Solicitation, in legal terms, refers to someone asking, requesting, hiring, commanding, or encouraging someone else to commit a crime, such as murder or prostitution. Solicitation does not require that either party involved actually performs an act in furtherance of the crime, as the actual crime of solicitation occurs at the moment the solicitation is communicated to the other party.
In the specific example of solicitation of prostitution, or the sale of sexual services, the crime involves a person’s agreement to exchange money for sex. The agreement does not need to be explicit, as the actions can be enough to demonstrate agreement. The moment you agree to pay for sex, and take some action to further that agreement, the crime of solicitation has occurred. At this point, it does not matter if either party actually follows through with the crime.
In regard to actions that further the agreement, this can be something as simple as withdrawing money from an ATM in order to pay for the solicited services, or taking the hired prostitute to a motel in order to receive the solicited services.
A solicitation charge may be further enhanced if the solicitation of prostitution was to a minor, or to a person with a sexually transmitted infection. Solicitation to a minor specifically will often result in a misdemeanor charge becoming a felony.
Each state has their own set of laws regarding prostitution, and prostitution is not necessarily completely illegal in the United States. For example, prostitution is legal in some parts of Nevada but only within licensed brothels. Additionally, other counties within the state may choose to allow it. As of 2018, Nevada is the only United States jurisdiction which allows for some legal prostitution.
The exact extent of the consequences you can expect from a solicitation charge will primarily depend on your state’s prevailing laws, as well as your prior criminal record. Some typical consequences include:
- Being found guilty of a misdemeanor: As previously mentioned, the charge will be upgraded to a felony charge if solicitation of a minor has occurred. A misdemeanor offense could include probation, and/or up to two years in a county jail;
- Rehabilitative or life skill programs: This could include potentially being required to take an AIDS education course, as well as an AIDS test. Some courts have noted that there may be a connection between soliciting prostitution and drug use. As such, some courts may rule that a person found guilty of solicitation will need to participate in certain programs to educate them on developing better life skills. Upon completion, the charges will be dismissed outright. This option is not available in every state or county. Community service is another similar consequence offered by some courts; or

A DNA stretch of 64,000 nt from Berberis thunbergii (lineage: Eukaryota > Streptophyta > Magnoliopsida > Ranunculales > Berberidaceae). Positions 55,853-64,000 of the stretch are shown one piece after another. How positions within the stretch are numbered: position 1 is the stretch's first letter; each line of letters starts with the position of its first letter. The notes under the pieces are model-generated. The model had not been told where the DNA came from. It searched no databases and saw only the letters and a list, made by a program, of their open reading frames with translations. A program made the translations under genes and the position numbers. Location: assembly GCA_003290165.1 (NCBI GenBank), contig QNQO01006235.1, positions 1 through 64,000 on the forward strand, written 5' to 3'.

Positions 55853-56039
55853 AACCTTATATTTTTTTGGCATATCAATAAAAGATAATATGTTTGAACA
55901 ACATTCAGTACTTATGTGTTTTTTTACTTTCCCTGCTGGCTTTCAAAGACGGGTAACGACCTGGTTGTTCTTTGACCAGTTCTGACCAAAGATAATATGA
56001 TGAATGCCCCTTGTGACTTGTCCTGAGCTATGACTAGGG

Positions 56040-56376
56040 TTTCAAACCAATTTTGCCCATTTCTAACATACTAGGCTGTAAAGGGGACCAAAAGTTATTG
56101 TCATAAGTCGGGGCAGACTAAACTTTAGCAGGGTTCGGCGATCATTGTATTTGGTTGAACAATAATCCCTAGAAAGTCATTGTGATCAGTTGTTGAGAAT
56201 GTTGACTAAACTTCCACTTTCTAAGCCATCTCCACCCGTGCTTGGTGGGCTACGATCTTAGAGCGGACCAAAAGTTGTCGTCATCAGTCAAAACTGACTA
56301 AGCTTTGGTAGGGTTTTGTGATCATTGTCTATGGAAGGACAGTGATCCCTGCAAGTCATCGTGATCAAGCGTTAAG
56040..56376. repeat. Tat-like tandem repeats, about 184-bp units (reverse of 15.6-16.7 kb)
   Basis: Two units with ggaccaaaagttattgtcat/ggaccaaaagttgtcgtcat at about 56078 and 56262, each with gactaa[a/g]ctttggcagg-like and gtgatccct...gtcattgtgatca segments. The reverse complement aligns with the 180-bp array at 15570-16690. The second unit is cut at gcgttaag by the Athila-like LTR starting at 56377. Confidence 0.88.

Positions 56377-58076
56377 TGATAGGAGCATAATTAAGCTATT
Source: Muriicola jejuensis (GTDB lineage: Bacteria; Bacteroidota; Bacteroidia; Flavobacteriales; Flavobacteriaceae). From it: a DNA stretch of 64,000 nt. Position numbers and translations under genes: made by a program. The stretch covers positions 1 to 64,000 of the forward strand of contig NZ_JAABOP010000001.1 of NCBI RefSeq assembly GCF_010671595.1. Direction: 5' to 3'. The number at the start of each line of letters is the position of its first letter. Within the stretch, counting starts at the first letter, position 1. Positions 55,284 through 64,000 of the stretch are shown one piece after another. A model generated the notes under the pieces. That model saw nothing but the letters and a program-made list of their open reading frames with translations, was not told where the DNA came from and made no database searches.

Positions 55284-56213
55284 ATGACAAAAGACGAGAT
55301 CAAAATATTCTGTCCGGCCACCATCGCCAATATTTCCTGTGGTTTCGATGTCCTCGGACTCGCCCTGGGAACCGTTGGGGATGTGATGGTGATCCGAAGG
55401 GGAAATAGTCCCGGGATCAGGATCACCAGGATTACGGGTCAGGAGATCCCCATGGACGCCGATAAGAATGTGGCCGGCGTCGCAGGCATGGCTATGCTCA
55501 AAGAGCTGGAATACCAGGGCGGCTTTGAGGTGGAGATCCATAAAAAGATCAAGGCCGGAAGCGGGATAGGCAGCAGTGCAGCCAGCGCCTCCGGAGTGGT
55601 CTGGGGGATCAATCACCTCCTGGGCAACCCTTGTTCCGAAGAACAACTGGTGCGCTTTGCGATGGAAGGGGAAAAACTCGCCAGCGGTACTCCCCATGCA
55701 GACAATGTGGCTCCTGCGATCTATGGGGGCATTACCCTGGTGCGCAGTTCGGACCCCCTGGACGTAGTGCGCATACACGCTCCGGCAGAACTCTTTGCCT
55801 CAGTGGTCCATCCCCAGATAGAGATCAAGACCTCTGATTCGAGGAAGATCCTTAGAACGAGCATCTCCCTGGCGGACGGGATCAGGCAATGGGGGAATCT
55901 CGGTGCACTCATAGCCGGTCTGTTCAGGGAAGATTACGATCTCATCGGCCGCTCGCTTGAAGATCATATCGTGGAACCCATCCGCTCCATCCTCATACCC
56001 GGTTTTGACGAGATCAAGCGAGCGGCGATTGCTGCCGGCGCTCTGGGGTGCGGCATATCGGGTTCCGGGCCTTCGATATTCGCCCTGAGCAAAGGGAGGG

- Fines: Fines increase based on frequency of offense. For a first time solicitation offense there could be up to $1,000 in fines.
It is important to note that both parties involved in the agreement, not just the person offering to provide sexual services in exchange for payment, can be charged with prostitution. Further, if a third person is involved, they may be charged as “a party to the offense of solicitation of prostitution.” This third party may be referred to as the “promoter,” and can include a Madame or Pimp, or anyone who has helped with the solicitation.
Promoters can face harsher penalties than the original two parties involved. Most anti-solicitation statutes do not require that the person paying for the sexual services and the person receiving the sexual services be the same person in order for there to be charges.
Although it would seem otherwise, there are some defenses that can help a defendant. The prosecution must have proof beyond a reasonable doubt that solicitation took place.
Because of this, a lack of evidence (such as a witness to the arrangement or taped conversations concerning the solicitation) may clear a defendant. Ambiguous evidence may leave the jury doubting that the topic was prostitution, such as agreeing to be a date to a party really meaning being a date to a party.
In some situations, mistakes of fact can serve as viable defenses:
- Knowledge that the person was a prostitute: It is not a crime to want or have sex if no compensation has been offered or exchanged. Therefore, some people may be unaware that they are engaging in sexual conduct with a prostitute; or
- Service agreed upon was not sex: Compensation being offered or exchanged does not necessarily mean that the services desired was of a sexual nature.
Entrapment is a complicated defense. Being propositioned by an undercover police officer does not necessarily constitute entrapment. As long as you demonstrated some desire to commit the crime when the undercover officer offered sex when working on a prostitution case, you could still be found guilty of solicitation.
State laws regarding soliciting prostitution vary, as well as applicable punishments. A knowledgeable and qualified criminal defense attorney will be able to help you understand the charges you face as well as any information pertinent to your specific state. Additionally, they will help you understand any defenses you may have and represent you in court.